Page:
Often the drawings show the heroic Peter Mennis, pilot of the Aero Goose and creator of the near-magical suppe. According to Dellschau's notebooks, Mennis died in the 1860s, and without his secret formula, the club could fly no longer and was forced to disband. In picture after picture, Dellschau laments Mennis's demise. "Peter Mennis you are not forgotten," he writes in one; in another, "no more suppe."
Could such wonders have happened? It's a difficult question. If the club were as secretive as Dellschau indicates, the California desert offered privacy. Sonora was a Gold Rush boomtown, six miles south of Columbia, now the site of the Columbia Airport. The airport's land is isolated and flat -- ideal for testing aircraft -- and is surrounded by mostly hilly terrain.
Dellschau's drawings show equipment that would have been revolutionary for the 1850s: gliding keels, revolving generators powered by a chemical reaction, bendable rubber joints, revolving shear blades, even a retractable landing gear. It was heady stuff, highly advanced given the state of technology (the Wright Brothers didn't make their famous flight until 1903). But half a century later, when the old man actually made the drawings, many of those technologies had grown closer to reality.
The historical record of Dellschau picks up again in 1861. A certificate from that year shows that Dellschau married Antonia Hilt, a widow with a four-year-old daughter, Elizabeth. It's not clear where Dellschau met and married her or where the family first lived together.
In 1865, they were living in Richmond, Texas, a haven for newly arrived Germans and Czechs. That year, Dellschau signed an amnesty oath, swearing that as a former member of the Confederacy, he wouldn't oppose the U.S. laws that freed slaves. (W.M. Von-Maszewski, the Texas historian who translated Dellschau's journals, thinks he may have worked under the Confederates as a civilian.) According to that oath, Dellschau was a butcher. His height was five feet three inches; his hair, auburn; eyes, hazel; and complexion, fair. The one verifiable photo of Dellschau bears out that description and shows him to be a bit gruff and Teutonic, with a large, round forehead beneath a line of receding hair and with bushy eyebrows and a moustache that covers his mouth.
Dellschau's wife, Antonia, bore him three children. In 1877, tragedy struck: Antonia died, and their six-year-old son, Edward, died two weeks later. Census records show that Dellschau remained in Richmond for a while afterward with his daughter Bertha.
In 1889, the phone directory lists both Dellschau and Bertha in Houston, living with Dellschau's stepdaughter, Elizabeth, and her husband, Anton Stelzig, a harness- and saddle-maker and the founder of the Western clothing store that still exists in Houston.
Sometime before 1892, Dellschau's daughter Bertha was diagnosed with tuberculosis and was institutionalized. By 1898, the sanatorium wrote Dellschau that she wouldn't live much longer.
For a few years after moving to Houston, Dellschau worked as a salesman and clerk for Stelzig's saddlery and harness business on Main Street, between Congress and Franklin. But the aging butcher -- in his late 50s when he moved to Houston -- never mastered work in a service industry. "They sent him home," says Leo Stelzig Jr., Anton's grandson. "He was kind of abrupt and wasn't smooth with the customers."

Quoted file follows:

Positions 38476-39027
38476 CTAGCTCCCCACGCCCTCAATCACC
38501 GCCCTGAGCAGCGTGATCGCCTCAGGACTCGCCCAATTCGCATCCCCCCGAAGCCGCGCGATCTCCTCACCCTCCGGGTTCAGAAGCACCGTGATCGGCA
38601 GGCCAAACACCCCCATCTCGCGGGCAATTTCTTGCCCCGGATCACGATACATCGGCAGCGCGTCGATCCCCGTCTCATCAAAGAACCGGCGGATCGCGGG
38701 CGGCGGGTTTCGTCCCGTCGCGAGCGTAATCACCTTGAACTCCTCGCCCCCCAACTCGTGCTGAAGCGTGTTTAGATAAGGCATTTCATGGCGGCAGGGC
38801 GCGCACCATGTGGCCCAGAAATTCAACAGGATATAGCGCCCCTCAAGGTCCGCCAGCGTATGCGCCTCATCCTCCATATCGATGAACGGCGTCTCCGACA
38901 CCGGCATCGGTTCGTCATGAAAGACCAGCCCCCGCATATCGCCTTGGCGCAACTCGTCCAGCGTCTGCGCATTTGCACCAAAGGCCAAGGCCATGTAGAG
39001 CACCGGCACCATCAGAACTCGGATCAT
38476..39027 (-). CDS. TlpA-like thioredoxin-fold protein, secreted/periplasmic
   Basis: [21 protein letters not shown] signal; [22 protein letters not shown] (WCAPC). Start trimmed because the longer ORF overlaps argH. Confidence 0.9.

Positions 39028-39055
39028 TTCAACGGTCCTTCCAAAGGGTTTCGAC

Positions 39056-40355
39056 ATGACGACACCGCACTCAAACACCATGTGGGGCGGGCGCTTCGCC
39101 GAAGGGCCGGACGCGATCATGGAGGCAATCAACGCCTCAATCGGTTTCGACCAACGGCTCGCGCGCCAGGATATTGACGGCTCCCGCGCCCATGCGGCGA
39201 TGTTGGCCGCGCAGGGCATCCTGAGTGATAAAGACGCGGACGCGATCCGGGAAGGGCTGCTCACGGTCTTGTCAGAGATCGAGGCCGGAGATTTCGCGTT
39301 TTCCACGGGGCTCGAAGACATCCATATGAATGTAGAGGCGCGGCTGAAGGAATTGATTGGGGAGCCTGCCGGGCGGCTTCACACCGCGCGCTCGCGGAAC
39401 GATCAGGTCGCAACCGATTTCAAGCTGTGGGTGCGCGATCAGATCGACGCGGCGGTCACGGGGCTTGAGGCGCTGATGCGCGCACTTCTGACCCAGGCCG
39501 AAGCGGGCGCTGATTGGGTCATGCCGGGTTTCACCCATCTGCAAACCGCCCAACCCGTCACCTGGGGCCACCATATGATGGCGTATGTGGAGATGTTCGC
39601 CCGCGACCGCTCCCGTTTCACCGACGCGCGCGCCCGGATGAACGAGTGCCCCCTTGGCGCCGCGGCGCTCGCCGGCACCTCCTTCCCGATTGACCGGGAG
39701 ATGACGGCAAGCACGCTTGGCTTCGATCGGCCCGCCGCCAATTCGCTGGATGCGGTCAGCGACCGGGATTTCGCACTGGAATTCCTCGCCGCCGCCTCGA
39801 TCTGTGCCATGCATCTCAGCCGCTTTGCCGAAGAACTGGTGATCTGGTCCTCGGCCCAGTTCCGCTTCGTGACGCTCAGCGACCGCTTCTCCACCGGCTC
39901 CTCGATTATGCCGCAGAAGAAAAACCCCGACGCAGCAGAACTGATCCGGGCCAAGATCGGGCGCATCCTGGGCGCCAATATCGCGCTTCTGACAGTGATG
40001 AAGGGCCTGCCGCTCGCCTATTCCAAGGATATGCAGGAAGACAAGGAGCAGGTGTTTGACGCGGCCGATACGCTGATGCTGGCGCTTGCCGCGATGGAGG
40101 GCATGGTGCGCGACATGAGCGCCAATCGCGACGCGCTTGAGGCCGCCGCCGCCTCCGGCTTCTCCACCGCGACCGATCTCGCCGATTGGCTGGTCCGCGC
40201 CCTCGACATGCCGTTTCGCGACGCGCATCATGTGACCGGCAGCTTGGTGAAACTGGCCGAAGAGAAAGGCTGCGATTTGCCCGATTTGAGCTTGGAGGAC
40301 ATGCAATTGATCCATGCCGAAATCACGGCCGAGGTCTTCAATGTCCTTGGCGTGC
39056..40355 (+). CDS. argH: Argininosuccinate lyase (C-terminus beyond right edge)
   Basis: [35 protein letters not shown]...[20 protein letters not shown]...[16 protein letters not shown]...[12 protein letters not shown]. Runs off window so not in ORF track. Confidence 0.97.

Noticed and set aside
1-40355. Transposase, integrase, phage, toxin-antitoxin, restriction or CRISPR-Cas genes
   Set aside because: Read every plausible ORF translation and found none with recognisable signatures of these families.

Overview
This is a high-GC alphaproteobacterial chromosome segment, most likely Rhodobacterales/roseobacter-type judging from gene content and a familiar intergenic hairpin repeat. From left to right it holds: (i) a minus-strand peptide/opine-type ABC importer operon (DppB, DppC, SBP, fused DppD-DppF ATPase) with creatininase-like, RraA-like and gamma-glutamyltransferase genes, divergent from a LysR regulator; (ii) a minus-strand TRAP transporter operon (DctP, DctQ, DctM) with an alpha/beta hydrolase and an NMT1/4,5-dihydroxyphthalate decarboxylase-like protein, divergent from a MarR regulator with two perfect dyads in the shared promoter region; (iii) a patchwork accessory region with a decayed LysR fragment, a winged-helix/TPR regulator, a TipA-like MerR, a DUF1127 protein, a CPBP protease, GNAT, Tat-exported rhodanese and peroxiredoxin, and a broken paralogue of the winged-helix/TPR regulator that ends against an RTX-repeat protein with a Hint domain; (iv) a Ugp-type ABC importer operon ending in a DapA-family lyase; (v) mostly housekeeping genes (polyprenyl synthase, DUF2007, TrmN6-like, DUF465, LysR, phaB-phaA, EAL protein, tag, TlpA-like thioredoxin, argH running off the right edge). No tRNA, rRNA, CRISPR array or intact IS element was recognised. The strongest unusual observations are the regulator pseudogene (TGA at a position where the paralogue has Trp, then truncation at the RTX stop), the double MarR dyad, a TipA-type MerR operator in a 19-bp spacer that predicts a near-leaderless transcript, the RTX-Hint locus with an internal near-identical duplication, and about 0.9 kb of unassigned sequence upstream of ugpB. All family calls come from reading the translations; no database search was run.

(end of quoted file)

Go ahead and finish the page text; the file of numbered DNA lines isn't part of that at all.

It was then that Dellschau began to fill his days by filling his notebooks. He wrote a two-part, 200-page journal and produced roughly 5,000 ink-and-watercolor drawings before his death in 1923. By Steen's calculation, that works out to the furious rate of a drawing every day or two. "He had something to say," Steen concludes. "The most important thing in his life was his work."
Leo Stelzig Jr. was two years old when Dellschau died and, as a boy, used to rummage through the attic looking for old letters whose stamps could grace his collection. In the process, he came across Dellschau's belongings and marveled at the bizarre aeros.
Dellschau's notebooks languished in the attic until sometime in the 1960s. According to Steen's search of public records, the fire department found the house a fire hazard and ordered that it be cleared of debris. A nurse who'd been hired to care for Anton Stelzig's two aging sisters attacked the job zealously and in the process consigned many of the Stelzigs' valuables to a trash heap on the curb. Among the losses were old World War I uniforms, some very old records and -- worst of all -- Dellschau's notebooks. Now 74, Leo Stelzig shakes his head sadly as he recounts the nurse's words: "I took care of that mess and cleaned it all up."
At the Washington Street dump, an unidentified trash man sold the notebooks to junk man Fred Washington for $100. Washington took them to his O.K. Trading Center on Washington Avenue, where they lay stacked on the floor, covered with a tarp because the building's roof leaked.
At the university art department, Victor was working for art patron Dominique de Menil, a Schlumberger heiress famous for her eye for surrealists and the primitive art that inspired them. Victor promptly told de Menil about her find and put her in touch with the junk dealer. Soon after, the heiress paid Washington $1,500 for four of the earliest notebooks.
"Dellschau for her was an eccentric," recalls Steen. "She had a wonderful affinity for eccentrics." Half joking, she told Steen she was especially drawn to the coded phrase "DM=X¯" scrawled across the top of many drawings. She thought DM stood for "Dominique de Menil." And the rest somehow equaled her own death.
Soon after de Menil acquired the notebooks, she exhibited some of their leaves in "Flight," a University of St. Thomas show on the subject. And it was there that Pete Navarro, one of the most dogged investigators of Dellschau's mysteries, first encountered the aeros.